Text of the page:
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posted by janrinok on Thursday December 07, @01:05AM   Printer-friendly
from the and-a-polite-discussion-ensued... dept.

Recently published in Journal of Social and Political Psychology by Thomas F. Pettigrew seeks to understand the psychological profile of Trump supporters:

The Trump movement is not singular within the United States (the Know Nothing movement in the 1850s, the Wallace movement in the 1960s, and the more recent Tea Party Movement). Moreover, other democracies have seen similar movements (e.g., Austria's Freedom Party, Belgium's Vlaams Blok, France's National Front, Germany's Alternative for Germany Party (AfD), and Britain's U.K. Independence Party (UKIP).

In virtually all these cases, the tinder especially involved male nativists and populists who were less educated than the general population. But this core was joined by other types of voters as well. Five highly interrelated characteristics stand out that are central to a social psychological analysis – authoritarianism, social dominance orientation, outgroup prejudice, the absence of intergroup contact and relative deprivation.No one factor describes Trump's supporters. But an array of factors – many of them reflecting five major social psychological phenomena can help to account for this extraordinary political event: authoritarianism, social dominance orientation, prejudice, relative deprivation, and intergroup contact.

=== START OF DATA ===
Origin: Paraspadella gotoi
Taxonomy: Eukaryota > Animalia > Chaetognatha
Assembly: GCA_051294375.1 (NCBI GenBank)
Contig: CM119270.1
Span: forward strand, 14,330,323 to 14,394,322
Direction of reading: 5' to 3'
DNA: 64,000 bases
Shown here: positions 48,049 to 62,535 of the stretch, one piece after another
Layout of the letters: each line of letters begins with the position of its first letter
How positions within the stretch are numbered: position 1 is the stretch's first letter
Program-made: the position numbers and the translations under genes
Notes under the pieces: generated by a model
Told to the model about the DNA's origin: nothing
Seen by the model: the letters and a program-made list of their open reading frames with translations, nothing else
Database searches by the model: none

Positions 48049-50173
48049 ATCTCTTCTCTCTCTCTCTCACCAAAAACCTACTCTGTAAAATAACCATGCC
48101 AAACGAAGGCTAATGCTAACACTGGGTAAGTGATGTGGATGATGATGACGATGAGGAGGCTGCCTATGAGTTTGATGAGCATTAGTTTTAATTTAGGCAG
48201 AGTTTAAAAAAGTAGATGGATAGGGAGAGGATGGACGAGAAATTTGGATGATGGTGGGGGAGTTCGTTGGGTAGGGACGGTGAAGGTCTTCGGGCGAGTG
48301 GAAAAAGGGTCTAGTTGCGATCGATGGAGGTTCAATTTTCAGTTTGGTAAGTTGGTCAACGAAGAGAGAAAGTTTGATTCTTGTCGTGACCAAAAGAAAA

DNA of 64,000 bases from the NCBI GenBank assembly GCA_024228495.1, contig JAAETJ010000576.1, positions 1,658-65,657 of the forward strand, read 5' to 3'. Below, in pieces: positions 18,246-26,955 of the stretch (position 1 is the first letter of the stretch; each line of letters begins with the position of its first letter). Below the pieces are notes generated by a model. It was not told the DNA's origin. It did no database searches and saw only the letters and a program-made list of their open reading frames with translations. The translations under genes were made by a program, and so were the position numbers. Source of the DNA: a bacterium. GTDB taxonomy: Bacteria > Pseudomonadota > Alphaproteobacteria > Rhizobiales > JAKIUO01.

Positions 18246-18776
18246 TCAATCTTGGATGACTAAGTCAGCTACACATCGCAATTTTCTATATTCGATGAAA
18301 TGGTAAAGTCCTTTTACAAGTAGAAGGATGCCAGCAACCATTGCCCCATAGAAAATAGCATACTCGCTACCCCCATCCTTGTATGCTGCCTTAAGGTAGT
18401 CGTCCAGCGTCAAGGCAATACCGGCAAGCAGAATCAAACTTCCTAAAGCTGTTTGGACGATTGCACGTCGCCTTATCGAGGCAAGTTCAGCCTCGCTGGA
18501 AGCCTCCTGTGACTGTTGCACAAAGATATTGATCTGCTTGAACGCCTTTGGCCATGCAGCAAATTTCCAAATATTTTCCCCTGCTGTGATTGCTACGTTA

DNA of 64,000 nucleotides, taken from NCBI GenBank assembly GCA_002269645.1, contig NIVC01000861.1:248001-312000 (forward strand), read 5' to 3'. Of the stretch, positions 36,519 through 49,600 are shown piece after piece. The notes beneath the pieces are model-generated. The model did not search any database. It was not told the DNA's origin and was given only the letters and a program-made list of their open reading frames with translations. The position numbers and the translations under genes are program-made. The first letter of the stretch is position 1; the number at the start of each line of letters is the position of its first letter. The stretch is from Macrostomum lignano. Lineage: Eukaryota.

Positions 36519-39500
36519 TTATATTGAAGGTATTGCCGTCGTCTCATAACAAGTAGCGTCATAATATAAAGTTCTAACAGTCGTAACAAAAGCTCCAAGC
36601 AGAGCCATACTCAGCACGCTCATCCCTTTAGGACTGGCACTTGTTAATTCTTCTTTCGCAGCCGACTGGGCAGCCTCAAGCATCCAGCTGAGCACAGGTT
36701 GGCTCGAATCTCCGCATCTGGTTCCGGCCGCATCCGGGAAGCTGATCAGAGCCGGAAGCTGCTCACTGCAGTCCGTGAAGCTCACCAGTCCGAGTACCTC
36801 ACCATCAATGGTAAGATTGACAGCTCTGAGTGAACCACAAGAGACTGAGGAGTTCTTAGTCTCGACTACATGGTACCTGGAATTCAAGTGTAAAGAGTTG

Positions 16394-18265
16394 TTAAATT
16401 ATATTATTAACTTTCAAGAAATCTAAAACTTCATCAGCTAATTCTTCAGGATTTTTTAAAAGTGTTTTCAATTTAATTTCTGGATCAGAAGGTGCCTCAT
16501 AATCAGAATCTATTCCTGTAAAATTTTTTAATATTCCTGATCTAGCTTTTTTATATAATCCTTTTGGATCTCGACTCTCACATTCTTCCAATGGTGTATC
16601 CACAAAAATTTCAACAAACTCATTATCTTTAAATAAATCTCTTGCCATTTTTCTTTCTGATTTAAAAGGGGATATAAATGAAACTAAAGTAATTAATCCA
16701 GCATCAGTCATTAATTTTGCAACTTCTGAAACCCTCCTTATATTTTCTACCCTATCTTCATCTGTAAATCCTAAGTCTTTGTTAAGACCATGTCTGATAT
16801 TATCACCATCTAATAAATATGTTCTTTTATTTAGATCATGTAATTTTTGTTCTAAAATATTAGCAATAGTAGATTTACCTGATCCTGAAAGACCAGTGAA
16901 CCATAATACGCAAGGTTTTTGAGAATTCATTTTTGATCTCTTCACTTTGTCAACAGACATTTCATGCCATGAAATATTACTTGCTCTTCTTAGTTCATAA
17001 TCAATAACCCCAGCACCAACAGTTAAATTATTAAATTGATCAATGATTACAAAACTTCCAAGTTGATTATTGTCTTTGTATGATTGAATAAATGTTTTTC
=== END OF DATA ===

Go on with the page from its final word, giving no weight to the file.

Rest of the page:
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  • (Score: 4, Insightful) by Phoenix666 on Thursday December 07, @02:06PM

    by Phoenix666 (552) Subscriber Badge on Thursday December 07, @02:06PM (#606787) Journal

    I read the paper. It's a weak modern attempt to reprise The Mind of Adolf Hitler. As a work in the social sciences, it distinctly lacks rigor and was composed to stigmatize voters who supported Trump. There's no deeper quantitative analysis of causality producing similar trends across very different countries. Even a moderately intelligent person with no background in quantitative methods or data analysis could have crafted a better hypothesis than these authors did.

    For example, a serious researcher could have explored a number of different explanatory variables like the velocity of demographic change, of monetary policy, of trade agreements, of shifts in the composition of economies, of indices of corruption and democracy. All they limply threw out was maybe automation has something to do with it. And, oh yeah yeah maybe some of the people are pissed they lost their well-paying jobs in manufacturing because CEOs and Wall Street banks wanted to earn a quick windfall for themselves with outsourcing.

    But they didn't do any of that blindingly obvious analysis because their purpose is not to understand, but to undermine the intellectual legitimacy of a political phenomenon they don't personally like. Poor show, professor, poor show.

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    Washington DC delenda est.
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